As an avid user of both Facebook and Yahoo, I would be more inclined to pay an annual subscription fee for Yahoo. Right now they charge about $20/user annually for the service. As a comparative example, Apple charges $99/year to maintain a “” identity.

        To me, it’s really about viewing Yahoo with the correct lens. It’s like 1996 again, and they are a portal. But to a new age of robust video content demand rather than merely a stale, outclassed search / email / repository. A portal that puts everything you want, need and like on the web right there in a handy UI on your mobile device.
        If you see them in that frame, you are seeing Marissa Meyer’s vision for the company’s future.

        But if you care to shed a different perspective on anything I’ve touched upon here, I’m eager to hear it.

        Thanks Om


  5. i don’t get the question. did i miss something or did this guy invest a large amount of money in the hopes of a massive payday, and did he not just accomplish that? should he have shot for a 4-billion profit? doesn’t really matter whether he is a romantic yahoo fan or a skeptic. most people would just take that cash and run.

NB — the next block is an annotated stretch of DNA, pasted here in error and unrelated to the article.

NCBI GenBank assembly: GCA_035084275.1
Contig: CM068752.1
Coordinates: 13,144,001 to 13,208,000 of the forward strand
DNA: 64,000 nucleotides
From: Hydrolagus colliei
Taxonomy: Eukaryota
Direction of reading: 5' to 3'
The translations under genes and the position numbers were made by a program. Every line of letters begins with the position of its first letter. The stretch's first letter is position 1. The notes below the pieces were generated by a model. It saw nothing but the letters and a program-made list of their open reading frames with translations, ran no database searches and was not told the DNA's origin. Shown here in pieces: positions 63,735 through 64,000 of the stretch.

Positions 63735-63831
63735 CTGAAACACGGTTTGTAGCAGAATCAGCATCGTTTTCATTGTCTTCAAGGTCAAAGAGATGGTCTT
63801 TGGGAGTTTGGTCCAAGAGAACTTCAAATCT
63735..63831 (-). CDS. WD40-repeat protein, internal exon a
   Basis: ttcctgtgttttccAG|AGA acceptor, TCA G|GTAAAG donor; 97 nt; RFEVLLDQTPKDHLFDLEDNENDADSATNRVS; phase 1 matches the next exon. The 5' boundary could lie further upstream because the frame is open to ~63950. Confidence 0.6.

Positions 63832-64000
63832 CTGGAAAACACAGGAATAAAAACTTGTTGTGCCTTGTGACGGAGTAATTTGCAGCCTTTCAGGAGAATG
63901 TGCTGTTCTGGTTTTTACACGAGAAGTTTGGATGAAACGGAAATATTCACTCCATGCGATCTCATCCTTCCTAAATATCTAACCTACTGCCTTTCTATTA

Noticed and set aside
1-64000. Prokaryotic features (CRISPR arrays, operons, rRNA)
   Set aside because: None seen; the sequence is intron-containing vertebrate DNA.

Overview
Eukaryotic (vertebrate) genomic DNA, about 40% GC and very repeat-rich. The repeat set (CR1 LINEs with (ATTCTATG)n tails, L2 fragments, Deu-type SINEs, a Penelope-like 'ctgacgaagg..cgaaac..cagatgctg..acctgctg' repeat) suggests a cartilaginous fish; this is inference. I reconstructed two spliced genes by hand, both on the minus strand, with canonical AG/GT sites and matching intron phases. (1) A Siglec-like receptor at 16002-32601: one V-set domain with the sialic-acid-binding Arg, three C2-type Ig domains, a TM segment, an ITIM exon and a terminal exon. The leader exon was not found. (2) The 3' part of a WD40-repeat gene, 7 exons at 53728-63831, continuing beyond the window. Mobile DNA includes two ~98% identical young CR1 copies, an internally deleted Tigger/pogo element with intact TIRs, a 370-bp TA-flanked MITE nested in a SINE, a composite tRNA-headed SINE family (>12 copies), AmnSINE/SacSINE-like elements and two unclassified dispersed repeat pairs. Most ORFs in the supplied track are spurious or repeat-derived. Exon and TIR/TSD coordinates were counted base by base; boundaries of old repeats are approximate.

two sentences have typos: Yahoo stock has more than doubled since Mayer doubled.


    There are some who believe that it time for Loeb to go

    Have a nice day!

  6. Very well written Mr Malik. I could not agree more. It is very clear that Dan Loeb feels Yahoo has gone as far as it can for him and it would be in his best interest to cash out and put the capital to use elsewhere. In short he believes that his equity can earn a greater return invested elsewhere than it can in Yahoo. Even factoring in assymetric information, I believe that he is making an informed decision (being a member of the board) and this is something that we should all take note of. Is he saying that Yahoo has gone as far as it can go, and any future growth will not be significant? I think this is the clear signal that we should all take note of.